To his coy mistress by Andrew Marvel - review.
'To his coy mistress' was written by Andrew Marvel, his exceeding love
for his lover, but with closer analysis it is more intimate and is
more persuasive. The poem is persuading his mistress to have sex with
him, and have children however; it sounds more like he wants the
pleasure, not the children. It was written in the 1600s.
The poem can be split into 3 stanzas; the first stanza is romantic and
flattering, but also persuasive. The implication of the first stanza
she is playing hard to get or shy, and the shyness wouldn't matter if
they had more time.
He is saying he would love her forever and is trying to be romantic,
but persuasive. He mentions 'my vegetable love should grow' which
could have many implications, because it could refer to a sexual
undertone, his love for her is natural or there is slow growing, so
the metaphor is quite effective. In some stanzas of the poem he
exaggerates because for example, a person would not just sit and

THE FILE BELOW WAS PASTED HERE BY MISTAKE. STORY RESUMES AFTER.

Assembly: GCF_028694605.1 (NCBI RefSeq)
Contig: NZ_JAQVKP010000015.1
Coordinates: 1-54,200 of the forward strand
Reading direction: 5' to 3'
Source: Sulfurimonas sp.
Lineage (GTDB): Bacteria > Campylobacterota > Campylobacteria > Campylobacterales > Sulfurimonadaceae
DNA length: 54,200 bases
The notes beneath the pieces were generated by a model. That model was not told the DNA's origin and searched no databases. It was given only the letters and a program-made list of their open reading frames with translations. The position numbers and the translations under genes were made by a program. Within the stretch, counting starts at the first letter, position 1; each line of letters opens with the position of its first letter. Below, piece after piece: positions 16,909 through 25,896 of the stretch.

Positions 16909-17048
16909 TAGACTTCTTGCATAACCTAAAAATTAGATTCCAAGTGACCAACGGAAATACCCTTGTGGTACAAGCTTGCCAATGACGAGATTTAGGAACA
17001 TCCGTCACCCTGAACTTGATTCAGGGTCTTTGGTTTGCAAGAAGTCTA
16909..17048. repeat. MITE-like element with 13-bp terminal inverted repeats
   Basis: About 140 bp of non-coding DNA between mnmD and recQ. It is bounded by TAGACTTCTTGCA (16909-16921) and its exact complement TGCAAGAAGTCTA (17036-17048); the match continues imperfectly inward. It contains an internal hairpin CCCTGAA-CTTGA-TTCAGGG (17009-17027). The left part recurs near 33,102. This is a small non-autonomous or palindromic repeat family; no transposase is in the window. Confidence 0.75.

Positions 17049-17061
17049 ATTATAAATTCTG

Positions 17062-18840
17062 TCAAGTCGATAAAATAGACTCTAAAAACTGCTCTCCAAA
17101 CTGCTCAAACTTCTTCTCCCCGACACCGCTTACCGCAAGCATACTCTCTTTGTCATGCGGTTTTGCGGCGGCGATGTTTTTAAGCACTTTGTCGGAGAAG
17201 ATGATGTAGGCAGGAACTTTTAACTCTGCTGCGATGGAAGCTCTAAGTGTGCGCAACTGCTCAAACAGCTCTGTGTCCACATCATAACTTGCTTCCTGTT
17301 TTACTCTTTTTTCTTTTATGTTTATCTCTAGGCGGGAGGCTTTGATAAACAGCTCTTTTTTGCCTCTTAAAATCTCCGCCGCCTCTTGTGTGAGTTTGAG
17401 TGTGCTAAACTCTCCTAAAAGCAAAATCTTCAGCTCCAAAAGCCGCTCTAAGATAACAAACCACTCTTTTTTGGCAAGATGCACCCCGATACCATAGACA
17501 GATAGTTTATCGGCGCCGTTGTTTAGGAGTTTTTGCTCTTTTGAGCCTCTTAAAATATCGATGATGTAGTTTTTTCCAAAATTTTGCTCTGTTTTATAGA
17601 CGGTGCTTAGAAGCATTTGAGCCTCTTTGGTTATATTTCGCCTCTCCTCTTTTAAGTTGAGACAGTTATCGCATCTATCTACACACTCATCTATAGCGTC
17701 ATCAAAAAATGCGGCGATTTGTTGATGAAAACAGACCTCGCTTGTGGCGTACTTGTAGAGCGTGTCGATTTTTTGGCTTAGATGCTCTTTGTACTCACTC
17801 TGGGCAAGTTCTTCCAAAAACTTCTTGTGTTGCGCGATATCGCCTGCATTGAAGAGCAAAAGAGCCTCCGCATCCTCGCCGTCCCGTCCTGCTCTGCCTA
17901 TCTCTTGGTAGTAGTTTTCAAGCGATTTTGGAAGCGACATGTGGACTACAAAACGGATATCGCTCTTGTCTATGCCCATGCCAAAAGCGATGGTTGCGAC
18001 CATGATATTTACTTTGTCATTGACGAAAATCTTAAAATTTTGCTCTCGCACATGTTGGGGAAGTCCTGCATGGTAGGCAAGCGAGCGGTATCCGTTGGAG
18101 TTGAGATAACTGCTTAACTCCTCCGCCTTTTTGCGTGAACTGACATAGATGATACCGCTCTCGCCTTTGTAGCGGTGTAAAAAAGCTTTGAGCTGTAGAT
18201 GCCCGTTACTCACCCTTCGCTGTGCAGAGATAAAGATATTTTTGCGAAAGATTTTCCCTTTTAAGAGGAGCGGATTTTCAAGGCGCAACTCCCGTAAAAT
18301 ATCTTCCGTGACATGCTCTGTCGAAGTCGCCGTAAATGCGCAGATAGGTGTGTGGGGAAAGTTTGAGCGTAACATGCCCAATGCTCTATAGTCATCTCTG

admire another person for 'an hundred years' yet the poem says 'an
hundred years should go to praise'.
I don't find the poem convincing because a person does not just sit
and admire someone, and in my opinion he just wants sex. He is putting
her under enormous pressure to seduce her, because of his desire for
sex; this is shown by him saying they are running out of time.
In the second stanza of the poem he begins talking in a more lustful
way, but still trying to seduce and flatter. Also in this section he
mentions a 'winged chariot' I think this refers to time flying by. A
good comparison in this poem is 'deserts of vast eternity' because he
is implying he can't get out or maybe a...